A successful investment experience

A successful investment experience

Image by Nattanan Kanchanaprat from Pixabay 

There’s always something to read about how to beat the market or to achieve better than average returns and you can find countless articles, podcasts, books or even go on weekend trading courses to learn how to invest in the stockmarkets of the world.  Like a lot of things since the internet and search engines arrived, the problem is not finding the information but working out what is relevant, doable and that actually works for you.

In my opinion, most of these investment strategies at best have some basis in financial theory but at worst the same as having a ‘system’ for horse racing.  Either way, they are extremely difficult for most people to implement and stick to.  We all have behavioural biases that get in the way of the best intentions.  

So, before you order several books from a leading online bookseller or go on that course, try starting by understanding the following simple concepts.

The two main risks that most investors face are living too long for the wealth that they have (longevity risk) and of inflation eroding the purchasing power of this wealth (inflation risk).  Therefore, most people need their personal wealth to generate annual returns which are higher than inflation.

In investment terms, risk and return are related.  The more return you want, the more risk you have to accept.  There are no low risk and high return investments.  Accepting the potential for loss of capital and daily fluctuations in the value of your investments is the price you have to pay for trying to avoid longevity and inflation risks.  

This leads to the following key and simple investment principles:

  • Capitalism works well enough – the free market is the best mechanism for valuing assets.
  • Stockmarkets are an effective enough pricing mechanism and market prices are the best guide to the fair value of traded assets as they are based on the expectations of all investors; changes in those expectations are rapidly reflected in prices.
  • Diversification (not putting all your eggs in one basket) is the only ‘free lunch’. The market does not know if you are not diversified.  And it doesn’t care.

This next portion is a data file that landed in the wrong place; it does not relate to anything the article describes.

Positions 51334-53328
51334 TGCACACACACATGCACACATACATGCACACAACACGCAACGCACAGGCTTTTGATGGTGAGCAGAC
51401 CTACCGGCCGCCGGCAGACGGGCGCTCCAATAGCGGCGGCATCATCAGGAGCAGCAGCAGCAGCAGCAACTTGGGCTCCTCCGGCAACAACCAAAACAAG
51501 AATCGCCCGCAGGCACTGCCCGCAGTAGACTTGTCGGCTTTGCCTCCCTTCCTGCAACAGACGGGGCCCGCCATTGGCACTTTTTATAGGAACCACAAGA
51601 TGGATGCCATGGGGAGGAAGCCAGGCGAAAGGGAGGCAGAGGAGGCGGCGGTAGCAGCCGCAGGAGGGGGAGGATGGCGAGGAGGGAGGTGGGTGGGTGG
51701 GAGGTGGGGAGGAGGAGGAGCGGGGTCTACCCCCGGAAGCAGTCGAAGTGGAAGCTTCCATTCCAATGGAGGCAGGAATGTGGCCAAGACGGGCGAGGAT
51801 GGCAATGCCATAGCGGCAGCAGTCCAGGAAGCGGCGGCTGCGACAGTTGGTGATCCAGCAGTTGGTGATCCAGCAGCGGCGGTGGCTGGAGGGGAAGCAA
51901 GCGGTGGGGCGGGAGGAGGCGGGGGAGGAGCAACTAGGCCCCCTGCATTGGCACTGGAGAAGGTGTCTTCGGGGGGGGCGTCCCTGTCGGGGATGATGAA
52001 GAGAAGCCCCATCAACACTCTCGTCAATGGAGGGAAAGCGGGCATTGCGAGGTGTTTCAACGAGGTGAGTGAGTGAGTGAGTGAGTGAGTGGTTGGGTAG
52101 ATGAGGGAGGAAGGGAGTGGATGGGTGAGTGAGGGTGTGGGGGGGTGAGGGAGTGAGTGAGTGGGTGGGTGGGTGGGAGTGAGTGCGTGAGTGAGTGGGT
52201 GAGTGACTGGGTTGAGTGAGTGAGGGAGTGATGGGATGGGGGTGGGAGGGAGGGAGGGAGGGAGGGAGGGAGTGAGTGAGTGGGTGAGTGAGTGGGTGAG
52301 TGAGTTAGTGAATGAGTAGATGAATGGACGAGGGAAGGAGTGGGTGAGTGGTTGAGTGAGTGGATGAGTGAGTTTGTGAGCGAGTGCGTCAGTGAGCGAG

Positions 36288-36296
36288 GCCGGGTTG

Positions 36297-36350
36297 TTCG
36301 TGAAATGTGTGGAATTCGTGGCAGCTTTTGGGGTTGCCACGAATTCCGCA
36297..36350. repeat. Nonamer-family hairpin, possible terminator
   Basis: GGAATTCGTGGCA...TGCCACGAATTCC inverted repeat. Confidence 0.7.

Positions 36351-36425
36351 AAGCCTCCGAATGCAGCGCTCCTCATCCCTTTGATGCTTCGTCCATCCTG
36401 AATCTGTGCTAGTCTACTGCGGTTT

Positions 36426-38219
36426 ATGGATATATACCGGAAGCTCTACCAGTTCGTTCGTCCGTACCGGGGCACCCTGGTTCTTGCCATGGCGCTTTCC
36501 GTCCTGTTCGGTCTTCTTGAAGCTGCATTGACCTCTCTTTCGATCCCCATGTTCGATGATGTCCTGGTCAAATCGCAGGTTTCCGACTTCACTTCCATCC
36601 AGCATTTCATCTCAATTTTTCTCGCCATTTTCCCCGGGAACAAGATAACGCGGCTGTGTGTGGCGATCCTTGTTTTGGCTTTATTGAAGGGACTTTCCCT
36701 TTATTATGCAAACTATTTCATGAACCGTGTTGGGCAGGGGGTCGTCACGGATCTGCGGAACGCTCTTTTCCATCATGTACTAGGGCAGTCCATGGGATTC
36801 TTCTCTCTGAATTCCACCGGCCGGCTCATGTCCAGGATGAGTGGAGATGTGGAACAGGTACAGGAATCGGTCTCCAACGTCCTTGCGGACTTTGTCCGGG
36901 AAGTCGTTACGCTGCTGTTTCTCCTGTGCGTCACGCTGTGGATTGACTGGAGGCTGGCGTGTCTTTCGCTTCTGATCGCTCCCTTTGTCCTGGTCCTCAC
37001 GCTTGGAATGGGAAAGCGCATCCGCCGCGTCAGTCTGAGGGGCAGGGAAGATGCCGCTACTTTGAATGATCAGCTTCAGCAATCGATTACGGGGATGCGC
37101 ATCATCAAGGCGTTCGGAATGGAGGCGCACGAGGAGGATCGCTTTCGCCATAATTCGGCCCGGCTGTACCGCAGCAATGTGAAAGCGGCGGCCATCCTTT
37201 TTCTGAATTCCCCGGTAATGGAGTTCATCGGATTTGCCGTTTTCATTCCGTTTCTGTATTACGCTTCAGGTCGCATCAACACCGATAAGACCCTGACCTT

• Asset allocation determines the majority of the variability of investment returns. The factor which will have the greatest impact on achieving your goals is the mix of assets that you own (e.g. cash, fixed interest investments and shares).
  • Costs, especially ongoing costs, matter and they are something tangible which investors can control. Trading always adds costs (including, potentially, taxes) but only sometimes adds value.


If you understand and try to follow these then you are much more likely to have a successful investment experience than trying to follow a complicated trading strategy or by trying to identify in advance who is going to be the best investment manager of the future.

You then need to consider your own risk profile, i.e. what level of risk you should be taking and therefore what overall asset allocation does this suggest. 

Your risk profile comprises three elements:

  • Your emotional tolerance to risk. This is best measured by using a psychometric risk testing tool (some are better thsan others) and is an assessment of how you emotionally react to financial loss and gains.
  • Your financial capacity to adapt your lifestyle in the event of a permanent loss of capital and/or investment returns being lower than anticipated.
  • The investment risk you need to take to achieve your goals, i.e. the annual rate of real return that you need to maintain your lifestyle and other goals.


A financial planner can help you to ascertain the annual rate of investment return that you need in order to meet your goals and also whether this is realistic given your emotional tolerance and financial capacity for risk.  If the required real rate of return is too high, then your future goals or other planning assumptions about current spending, earning, saving and how long you want to work may need to be changed.  A financial planner should also be able to run various scenarios and stress test your financial plan in order to agree your financial capacity to risk.

However, if you don’t have a financial planner then trying to understand your own risk profile is still the starting point of any investment strategy.    

The secret to a successful investment experience is not how complicated your trading strategy is or whether you can read tea leaves.  It is to have the context and clarity of a well-structured financial plan which takes into account why you are investing, how best to achieve your life goals and the risks that are most likely to be compensated in the form of long term investment returns. 

The long term cost of getting your investment strategy wrong and making bad decisions when things don’t go to plan is likely to be far higher than the fees that a financial planner will charge for their knowledge and experience to help you to have a successful investment experience.